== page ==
Class RearrangeEntitySummaries


  • public class RearrangeEntitySummaries
    extends java.lang.Object
    Process Java Doc Web-Page: Organizes Entity items and generates sub-section labels for Java Doc Summary Sections by way of user-provided sorters and title-categories

    JD-Upgrader Internally Used Class, Methods are Package-Private

    There is largely no use for these methods outside of the Java Doc Upgrader Application. Little Java-Doc Style Documentation will be provided here. The code itself (and code comments) may be viewed using the HiLited Source Code Button in the Navigation-Bar, or the URL-Link that is lower on this page.

    To see how this Upgrader Application class works, click the HiLited Source Code Link above.

    This class helps the rearranging of entity summary sections on a JavaDoc Web-Page. There are five possible entity-summaries that could be arranged on a Java Doc Web-Page:

    • Method Summary Section
    • Field Summary Section
    • Constructor Summary Section
    • Enum Constant Summary Section
    • Inner Class Summary Section

    Each of these summaries are, generally, a Table of Contents for the 'entities' in a Java Source-File. When sorting the table of contents, grouping items that are either related, or perform similar functions generally makes it much easier for a new user to understand their purpose. Furthermore, these sorters allow for a Title-Bar that stands out quite well, thereby eliminating some of the confusion that can stem from the original Java Doc auto-arranged summary lists.

    There are also "Annotation Element Sections" on Java Doc Web-Pages (but only for @interface / annotations); however, since the number of elements inside of an annotation is nearly always very low, and because annotations aren't as common as the other Java Types (Classes, Interfaces & Enum's), it is not possible to write an "Annotation Element Summary Sorter."

    Writing a summary sorter for a class - is easy, however - some amount of tedium is occasionally necessary. Note that each summary section (Method Summary, Field Summary, etc...) needs it's own sorter. The following two links will provide an example directly from this Java HTML JAR Library. The most recent set of sorters for the package Torello.HTML and for Torello.Java are fully listed in these HiLited Source Code Files, below:


    All that is entailed when writing a Summary-Sorter File, is the creation of a '.java' source-code file in the 'upgrade-files/config-classes/' sub-directory. That sub-directory should be located inside the source-code Package-Directory of whatever Java Package that contains the CIET/Types which you would like sorted by the Java Doc Upgrader. The above listed files, which are the exact Summary-Sorters that were used to compile the current version of Java HTML (the one you are reading, right now), were placed in the directories listed here:

    • Torello/HTML/upgrade-files/config-classes/SummarySorters.java
    • Torello/Java/upgrade-files/config-classes/SummarySorters.java

    These files should either have no 'package' statement at all, or they should be given the package-name consistent with the package they are sorting. The links above have the necessary Java-Source to make clear exactly how to write a Summary-Sorter File. The table below explains what each of the sorter-name suffixes that are needed to communicate to this upgrader tool what to what entity (Methods, Fields, Constructors, etc...) any particular should be applied.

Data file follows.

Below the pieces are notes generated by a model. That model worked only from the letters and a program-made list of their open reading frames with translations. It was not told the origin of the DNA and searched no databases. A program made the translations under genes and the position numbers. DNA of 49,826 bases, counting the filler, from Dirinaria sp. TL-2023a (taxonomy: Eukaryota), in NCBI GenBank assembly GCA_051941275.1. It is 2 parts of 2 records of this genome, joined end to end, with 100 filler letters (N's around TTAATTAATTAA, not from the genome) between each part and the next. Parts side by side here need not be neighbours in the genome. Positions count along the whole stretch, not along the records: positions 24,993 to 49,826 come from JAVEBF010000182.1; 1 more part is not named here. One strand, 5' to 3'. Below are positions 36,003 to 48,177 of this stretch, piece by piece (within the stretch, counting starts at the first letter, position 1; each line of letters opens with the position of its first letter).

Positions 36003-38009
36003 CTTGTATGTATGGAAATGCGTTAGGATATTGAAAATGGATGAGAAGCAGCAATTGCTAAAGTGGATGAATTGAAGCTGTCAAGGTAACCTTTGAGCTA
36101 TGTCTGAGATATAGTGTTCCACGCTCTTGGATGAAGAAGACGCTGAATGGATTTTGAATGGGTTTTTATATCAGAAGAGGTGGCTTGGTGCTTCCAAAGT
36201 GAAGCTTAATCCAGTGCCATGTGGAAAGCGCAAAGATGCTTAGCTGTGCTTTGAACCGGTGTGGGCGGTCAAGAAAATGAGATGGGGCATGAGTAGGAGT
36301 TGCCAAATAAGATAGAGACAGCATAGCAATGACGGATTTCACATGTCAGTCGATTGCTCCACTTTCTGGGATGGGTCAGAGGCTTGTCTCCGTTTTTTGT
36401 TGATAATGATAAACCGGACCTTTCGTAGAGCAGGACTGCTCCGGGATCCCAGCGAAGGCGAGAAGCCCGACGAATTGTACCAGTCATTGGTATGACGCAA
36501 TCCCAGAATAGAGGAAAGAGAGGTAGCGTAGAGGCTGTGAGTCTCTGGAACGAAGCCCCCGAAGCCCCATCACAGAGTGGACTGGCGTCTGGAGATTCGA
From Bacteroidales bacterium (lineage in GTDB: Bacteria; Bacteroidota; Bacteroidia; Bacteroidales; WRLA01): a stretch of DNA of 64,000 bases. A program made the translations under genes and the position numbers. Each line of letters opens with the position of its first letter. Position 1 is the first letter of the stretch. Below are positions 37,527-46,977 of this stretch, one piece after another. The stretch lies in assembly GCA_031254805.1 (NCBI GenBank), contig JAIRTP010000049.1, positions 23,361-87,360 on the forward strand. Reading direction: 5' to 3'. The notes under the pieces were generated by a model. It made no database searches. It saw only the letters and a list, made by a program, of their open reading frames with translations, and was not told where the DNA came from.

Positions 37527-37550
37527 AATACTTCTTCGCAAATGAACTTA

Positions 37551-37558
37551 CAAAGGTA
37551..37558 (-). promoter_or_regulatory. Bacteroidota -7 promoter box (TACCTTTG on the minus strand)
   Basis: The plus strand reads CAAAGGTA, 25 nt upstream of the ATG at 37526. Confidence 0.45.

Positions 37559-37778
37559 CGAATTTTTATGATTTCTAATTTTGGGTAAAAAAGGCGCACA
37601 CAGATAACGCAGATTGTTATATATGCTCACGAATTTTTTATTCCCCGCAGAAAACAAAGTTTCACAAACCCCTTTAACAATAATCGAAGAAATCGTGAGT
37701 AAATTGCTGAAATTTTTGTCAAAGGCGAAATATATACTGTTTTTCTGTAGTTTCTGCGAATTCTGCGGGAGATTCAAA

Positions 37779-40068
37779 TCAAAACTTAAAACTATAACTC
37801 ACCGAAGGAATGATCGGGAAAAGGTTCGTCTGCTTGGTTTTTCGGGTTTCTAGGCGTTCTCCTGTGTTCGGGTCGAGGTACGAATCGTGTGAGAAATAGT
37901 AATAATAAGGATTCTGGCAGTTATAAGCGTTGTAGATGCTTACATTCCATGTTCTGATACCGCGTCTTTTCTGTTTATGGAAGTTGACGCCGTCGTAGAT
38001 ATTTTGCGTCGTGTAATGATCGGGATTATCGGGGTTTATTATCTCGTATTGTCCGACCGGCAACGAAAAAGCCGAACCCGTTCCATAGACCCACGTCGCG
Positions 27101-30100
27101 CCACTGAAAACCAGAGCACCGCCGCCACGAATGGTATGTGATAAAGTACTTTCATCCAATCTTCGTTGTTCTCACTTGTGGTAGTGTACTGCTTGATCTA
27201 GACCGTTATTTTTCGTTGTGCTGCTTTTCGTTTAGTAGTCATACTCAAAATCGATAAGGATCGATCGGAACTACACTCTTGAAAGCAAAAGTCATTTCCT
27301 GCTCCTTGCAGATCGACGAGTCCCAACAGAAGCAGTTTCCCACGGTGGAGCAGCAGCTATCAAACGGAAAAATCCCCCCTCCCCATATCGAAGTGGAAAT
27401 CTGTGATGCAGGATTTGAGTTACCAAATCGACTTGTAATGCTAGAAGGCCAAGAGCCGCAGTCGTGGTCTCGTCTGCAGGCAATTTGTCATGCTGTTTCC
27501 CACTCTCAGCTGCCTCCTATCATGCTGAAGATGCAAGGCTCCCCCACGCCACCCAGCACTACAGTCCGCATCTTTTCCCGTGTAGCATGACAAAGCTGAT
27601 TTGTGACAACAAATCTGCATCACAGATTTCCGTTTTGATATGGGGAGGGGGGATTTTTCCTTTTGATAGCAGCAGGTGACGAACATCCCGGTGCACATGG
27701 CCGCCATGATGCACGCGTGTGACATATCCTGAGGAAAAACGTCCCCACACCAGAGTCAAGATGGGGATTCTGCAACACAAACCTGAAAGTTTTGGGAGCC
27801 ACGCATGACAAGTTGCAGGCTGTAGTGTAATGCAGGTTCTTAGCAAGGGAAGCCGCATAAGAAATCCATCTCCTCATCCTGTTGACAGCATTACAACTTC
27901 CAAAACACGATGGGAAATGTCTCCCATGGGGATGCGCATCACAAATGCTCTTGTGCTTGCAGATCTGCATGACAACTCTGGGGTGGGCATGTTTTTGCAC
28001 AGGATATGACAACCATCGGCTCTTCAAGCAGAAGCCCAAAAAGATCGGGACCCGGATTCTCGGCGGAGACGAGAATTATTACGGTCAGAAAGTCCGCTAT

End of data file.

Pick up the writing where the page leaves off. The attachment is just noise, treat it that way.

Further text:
NOTE: Though rarely used, the '$' (dollar-sign) is a valid character to be used inside Java Identifiers. Note that either of the two options may be used when creating a name for a sorter - $M$Sorter or $Method$Sorter
    Entity Being CategorizedSorter & Sections Name-Suffix
    Categorize Methods Title Bars: $M$Sections, $Method$Sections (either suffix will suffice)

    Sorter Methods: $M$Sorter, $Method$Sorter
    Categorize Fields Title Bars: $F$Sections, $Field$Sections

    Sorter Methods: $F$Sorter, $Field$Sorter
    Categorize Constructors Title Bars: $C$Sections, $Constructor$Sections

    Sorter Methods: $C$Sorter, $Constructor$Sorter
    Categorize Enum-Constants
    (Java 'enum' Types only)
    Title Bars: $EC$Sections, $EnumConstant$Sections

    Sorter Methods:: $EC$Sorter, $EnumConstant$Sorter
    Categorize Inner-Classes Title Bars: $IC$Sections, $InnerClass$Sections

    Sorter Methods: $IC$Sorter, $InnerClass$Sorter

    FINALLY: Notice that the prefix of a Sorter-Method, and also the prefix of Category-Section String[] Array is the exact name of the CIET/Type that contains the Summary-Section being categorized and sorted. In order to create a Field Sorter for class MyClass1, you would need to build a String[] Array, and a Field sorter method as below:

    • public static String[] MyClass1$F$Sections = { "Title Text 1", "Title Text 2", ... };
    • public static int MyClass1$F$Sorter (Field f) { ... }

    For a more visual explanation of what the 'Summary Items' are, please review the following before and after screen clips:



Stateless Class: This class neither contains any program-state, nor can it be instantiated. The @StaticFunctional Annotation may also be called 'The Spaghetti Report'. Static-Functional classes are, essentially, C-Styled Files, without any constructors or non-static member field. It is very similar to the Java-Bean @Stateless Annotation.
  • 1 Constructor(s), 1 declared private, zero-argument constructor
  • 4 Method(s), 4 declared static
  • 6 Field(s), 6 declared static, 6 declared final


    • Method Summary

      • Methods inherited from class java.lang.Object

        clone, equals, finalize, getClass, hashCode, notify, notifyAll, toString, wait, wait, wait